Sep 19 2012
Since the first “Lion of Idaho,” William E. Borah, was an elected United States senator (1907-1940), a case can be made that any aspirant to the title “Lioness of Idaho” also has to have been elected to public office.
If so, the clear winner is the first woman to serve Idaho in the Congress, five term congresswoman Gracie Pfost (pronounced “post”) who represented the First District from 1953 to 1963. The mere fact she could win and then hold the office through four re-elections in and of itself during the 1950’s, when very few women were being elected to anything, speaks volumes for her talent and tenacity.
She accomplished the feat in the face of tough opposition as well. Because of her relentless support for a public owned and operated single high dam in Hells Canyon, the media referred to her as “Hell’s Belle.” She believed strongly in public power, which put her at immediate odds with two powerful Idaho interests, the Idaho Power Company and Spokane’s Washington Water Power.
Both firms supported three smaller dams in Hells Canyon to be owned by Idaho Power. The ensuing acrimonious debate lasted a decade. She ended up being outmaneuvered and lost a key vote in the Interior and Insular affairs subcommittee in the late 50’s. Thus today one sees Brownlee, Oxbow and Hells Canyon dams on the Snake, but fortunately no High Mountain Sheep dam.
In 1962, hoping the Senate would be a better venue, Gracie gave up her safe House seat to run for the Senate seat vacated by the death of Henry Dworshak. She lost a close race (51% to 49%) to former Governor Len B. Jordan, a supporter of private power and its three smaller dams approach.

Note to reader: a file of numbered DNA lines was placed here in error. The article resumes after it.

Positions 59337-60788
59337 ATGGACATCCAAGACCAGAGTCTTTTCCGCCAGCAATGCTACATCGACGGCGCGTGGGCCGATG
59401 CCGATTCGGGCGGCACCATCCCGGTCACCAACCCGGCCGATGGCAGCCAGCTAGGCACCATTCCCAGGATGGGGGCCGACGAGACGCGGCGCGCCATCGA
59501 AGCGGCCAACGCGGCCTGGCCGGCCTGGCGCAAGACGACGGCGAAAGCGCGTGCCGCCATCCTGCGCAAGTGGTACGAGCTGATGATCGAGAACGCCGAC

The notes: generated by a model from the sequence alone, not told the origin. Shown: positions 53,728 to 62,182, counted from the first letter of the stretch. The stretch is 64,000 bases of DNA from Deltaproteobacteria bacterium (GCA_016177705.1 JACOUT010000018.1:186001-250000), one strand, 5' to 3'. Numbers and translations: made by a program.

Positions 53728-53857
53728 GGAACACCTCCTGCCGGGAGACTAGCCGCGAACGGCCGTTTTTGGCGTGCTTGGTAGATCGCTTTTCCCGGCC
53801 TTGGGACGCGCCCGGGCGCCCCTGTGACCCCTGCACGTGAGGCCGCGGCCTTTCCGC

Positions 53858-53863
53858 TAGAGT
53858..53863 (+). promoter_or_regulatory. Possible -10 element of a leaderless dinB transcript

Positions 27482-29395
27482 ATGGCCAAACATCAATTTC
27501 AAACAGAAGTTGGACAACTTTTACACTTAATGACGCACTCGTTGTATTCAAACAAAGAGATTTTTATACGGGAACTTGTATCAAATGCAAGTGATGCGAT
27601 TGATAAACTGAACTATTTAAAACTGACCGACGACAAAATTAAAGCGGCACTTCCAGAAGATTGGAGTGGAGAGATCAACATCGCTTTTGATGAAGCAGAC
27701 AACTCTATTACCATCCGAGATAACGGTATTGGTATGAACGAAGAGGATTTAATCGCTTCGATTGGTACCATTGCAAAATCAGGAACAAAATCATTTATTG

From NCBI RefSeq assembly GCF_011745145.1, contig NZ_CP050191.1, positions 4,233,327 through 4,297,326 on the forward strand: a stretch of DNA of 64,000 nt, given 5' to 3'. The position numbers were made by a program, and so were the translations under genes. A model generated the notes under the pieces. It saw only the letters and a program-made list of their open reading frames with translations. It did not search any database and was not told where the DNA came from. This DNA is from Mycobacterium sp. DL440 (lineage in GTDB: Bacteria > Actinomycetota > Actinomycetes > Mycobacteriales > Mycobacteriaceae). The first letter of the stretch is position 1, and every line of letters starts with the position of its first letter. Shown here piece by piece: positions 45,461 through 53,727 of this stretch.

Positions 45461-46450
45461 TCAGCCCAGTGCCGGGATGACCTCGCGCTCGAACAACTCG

Legendary Washington, D.C., Democratic operator Robert Strauss once famously said “every politician wants you to think they were born in a log cabin they built themselves. . .” In the case of Gracie, however, it was almost true.
Biographical sketches all note she was born in a log cabin in the Ozark Mountains of Arkansas in 1906. The family moved to Idaho in 1911 where she attended school until 16, quitting to take a job at Carnation Milk in Nampa. There she met and married her supervisor, Jack Pfost, who became her life-long political partner.
In 1929, she graduated from Link’s School of Business in Boise which led to temporary work in the Canyon County Clerk’s office that soon turned into a permanent job. From there she jumped into local county politics and for the next decade served as Canyon County clerk, auditor and recorder. In 1941 she was elected Canyon County treasurer and served another decade. Continue Reading »Share on Facebook